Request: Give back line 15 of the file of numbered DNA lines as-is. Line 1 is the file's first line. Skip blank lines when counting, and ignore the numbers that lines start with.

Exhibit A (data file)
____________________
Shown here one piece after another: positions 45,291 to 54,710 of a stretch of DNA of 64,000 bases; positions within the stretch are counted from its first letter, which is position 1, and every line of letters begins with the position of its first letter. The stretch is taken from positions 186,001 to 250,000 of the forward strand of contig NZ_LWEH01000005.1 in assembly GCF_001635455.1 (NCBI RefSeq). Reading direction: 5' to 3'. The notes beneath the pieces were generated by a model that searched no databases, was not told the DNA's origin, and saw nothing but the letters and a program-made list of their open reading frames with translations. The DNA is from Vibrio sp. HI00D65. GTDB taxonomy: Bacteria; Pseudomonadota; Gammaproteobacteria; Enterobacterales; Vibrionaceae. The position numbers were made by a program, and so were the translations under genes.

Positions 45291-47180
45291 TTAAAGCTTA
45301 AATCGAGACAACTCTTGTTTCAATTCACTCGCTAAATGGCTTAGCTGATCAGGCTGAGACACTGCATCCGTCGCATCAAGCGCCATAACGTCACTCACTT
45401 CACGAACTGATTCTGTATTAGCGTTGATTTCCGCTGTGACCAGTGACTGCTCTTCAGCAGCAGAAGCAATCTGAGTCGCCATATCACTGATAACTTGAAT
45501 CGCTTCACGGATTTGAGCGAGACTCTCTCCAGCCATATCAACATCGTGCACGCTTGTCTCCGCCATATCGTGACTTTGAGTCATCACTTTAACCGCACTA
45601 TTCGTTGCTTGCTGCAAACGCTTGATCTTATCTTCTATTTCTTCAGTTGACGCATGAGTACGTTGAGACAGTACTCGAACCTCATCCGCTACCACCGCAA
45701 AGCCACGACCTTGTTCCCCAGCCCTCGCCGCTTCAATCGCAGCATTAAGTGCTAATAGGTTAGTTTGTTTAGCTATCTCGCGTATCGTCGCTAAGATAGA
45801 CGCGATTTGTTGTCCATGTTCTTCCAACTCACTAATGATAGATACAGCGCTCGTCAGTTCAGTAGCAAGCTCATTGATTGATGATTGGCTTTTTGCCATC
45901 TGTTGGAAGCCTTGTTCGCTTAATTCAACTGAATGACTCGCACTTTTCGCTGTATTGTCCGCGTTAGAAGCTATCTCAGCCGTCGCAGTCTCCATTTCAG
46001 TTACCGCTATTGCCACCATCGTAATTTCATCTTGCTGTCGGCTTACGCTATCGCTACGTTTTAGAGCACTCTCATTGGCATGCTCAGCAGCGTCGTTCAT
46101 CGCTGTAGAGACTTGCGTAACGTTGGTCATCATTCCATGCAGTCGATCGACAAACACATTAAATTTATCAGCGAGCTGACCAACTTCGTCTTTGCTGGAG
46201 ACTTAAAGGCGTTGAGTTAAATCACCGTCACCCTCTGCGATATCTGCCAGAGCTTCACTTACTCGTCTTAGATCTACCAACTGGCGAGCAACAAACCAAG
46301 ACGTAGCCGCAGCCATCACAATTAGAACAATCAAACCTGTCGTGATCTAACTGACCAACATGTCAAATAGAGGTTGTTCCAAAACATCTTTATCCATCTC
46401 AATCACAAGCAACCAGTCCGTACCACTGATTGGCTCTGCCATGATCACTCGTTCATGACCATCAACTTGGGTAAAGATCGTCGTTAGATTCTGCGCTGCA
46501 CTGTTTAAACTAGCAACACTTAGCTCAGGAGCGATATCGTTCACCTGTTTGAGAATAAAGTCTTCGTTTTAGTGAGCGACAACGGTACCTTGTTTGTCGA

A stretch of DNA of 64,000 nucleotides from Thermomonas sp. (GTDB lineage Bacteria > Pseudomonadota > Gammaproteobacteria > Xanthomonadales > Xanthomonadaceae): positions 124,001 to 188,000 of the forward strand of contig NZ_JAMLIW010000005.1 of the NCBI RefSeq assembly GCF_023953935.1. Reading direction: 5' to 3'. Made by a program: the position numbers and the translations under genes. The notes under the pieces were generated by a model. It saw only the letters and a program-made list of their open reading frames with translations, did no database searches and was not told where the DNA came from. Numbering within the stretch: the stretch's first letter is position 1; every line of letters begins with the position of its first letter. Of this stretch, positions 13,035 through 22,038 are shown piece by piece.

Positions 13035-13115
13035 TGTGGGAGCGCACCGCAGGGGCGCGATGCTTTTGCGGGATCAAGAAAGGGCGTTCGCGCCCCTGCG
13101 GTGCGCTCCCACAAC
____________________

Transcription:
46401 AATCACAAGCAACCAGTCCGTACCACTGATTGGCTCTGCCATGATCACTCGTTCATGACCATCAACTTGGGTAAAGATCGTCGTTAGATTCTGCGCTGCA